I retired recently, and I talked to Chief Burrell at the time because I wanted to stay on the Honour Guard, I still believe in what it does. I mean, I’m not an active firefighter but I can still participate in the Guard.
For some, the desire to represent the fallen of the CFD extends well beyond their retirement from the floor. Blaine Gray retired in 2013, but wanted to continue to appear on behalf of the department in the Honour Guard- for as long as he can walk!
As a self proclaimed ‘unsentimental guy’, he prides himself on serving the Department without succumbing to the emotional toll of the Guard’s work; an important quality for any prospective member. Executing drills and procedures at any time can prove difficult, but being able to do so at the funeral of a friend or colleague requires extra emotional strength. This lifelong commitment stems from wanting to continue the message of the Guard, and the relationships that are built within it.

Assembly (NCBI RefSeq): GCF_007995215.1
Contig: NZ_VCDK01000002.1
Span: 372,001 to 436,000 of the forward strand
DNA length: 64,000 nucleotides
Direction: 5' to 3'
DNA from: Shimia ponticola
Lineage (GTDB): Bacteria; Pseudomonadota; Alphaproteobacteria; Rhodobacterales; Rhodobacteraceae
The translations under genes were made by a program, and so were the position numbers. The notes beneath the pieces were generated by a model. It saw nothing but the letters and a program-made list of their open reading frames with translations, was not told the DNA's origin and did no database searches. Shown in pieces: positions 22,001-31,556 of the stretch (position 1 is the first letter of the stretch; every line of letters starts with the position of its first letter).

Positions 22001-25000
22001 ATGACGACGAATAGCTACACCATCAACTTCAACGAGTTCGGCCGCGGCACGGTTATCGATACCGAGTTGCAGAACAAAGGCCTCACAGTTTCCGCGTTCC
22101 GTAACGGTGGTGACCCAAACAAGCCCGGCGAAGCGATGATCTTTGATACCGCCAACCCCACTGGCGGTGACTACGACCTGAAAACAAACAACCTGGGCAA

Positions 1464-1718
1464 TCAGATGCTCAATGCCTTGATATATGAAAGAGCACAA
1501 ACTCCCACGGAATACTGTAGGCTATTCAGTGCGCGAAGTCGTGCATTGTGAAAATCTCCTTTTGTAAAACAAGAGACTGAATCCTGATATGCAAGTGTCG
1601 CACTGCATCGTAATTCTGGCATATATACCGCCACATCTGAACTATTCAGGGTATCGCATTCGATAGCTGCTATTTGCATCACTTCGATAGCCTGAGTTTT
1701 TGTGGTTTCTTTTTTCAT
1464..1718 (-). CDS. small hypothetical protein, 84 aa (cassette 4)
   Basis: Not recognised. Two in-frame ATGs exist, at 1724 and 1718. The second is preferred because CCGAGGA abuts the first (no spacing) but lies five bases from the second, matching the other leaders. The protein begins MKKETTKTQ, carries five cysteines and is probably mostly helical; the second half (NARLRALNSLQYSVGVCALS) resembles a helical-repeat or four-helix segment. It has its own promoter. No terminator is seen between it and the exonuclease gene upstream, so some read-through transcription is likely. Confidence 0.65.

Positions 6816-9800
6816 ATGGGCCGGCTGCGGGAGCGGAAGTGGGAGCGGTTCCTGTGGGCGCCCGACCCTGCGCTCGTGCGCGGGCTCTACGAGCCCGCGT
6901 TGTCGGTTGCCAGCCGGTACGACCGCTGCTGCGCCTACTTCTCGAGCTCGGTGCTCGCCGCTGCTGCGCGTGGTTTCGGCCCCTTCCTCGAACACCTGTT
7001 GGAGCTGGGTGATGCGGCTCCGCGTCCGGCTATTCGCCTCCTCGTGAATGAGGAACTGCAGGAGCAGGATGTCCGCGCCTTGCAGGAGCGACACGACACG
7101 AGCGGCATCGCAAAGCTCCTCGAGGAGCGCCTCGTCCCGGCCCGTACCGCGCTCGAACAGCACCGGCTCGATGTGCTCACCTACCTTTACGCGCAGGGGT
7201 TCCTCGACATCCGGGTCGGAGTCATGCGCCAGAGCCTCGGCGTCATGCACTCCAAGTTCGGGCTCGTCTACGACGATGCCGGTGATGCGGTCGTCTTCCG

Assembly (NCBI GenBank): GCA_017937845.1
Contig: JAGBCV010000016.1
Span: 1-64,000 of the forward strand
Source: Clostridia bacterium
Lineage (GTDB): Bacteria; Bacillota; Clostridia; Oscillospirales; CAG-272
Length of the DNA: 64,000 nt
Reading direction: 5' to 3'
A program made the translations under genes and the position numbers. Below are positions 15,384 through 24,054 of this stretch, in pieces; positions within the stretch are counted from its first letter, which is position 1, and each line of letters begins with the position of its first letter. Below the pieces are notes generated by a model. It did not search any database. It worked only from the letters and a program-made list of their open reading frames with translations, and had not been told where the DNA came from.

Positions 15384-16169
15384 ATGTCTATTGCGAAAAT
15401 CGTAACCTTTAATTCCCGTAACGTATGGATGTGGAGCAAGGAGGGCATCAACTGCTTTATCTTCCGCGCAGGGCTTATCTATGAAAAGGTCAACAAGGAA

The public face isn’t necessarily the part the Guard members enjoy the most. Blaine relishes the chance to meet up for drill practice. These sessions allow the group to spend time away from the limelight and have some fun, enjoying the camaraderie of the unit. Due to the intense nature of their public work, drill practices can be a little more relaxed, helping out new recruits and generally getting to know the rest of the crew.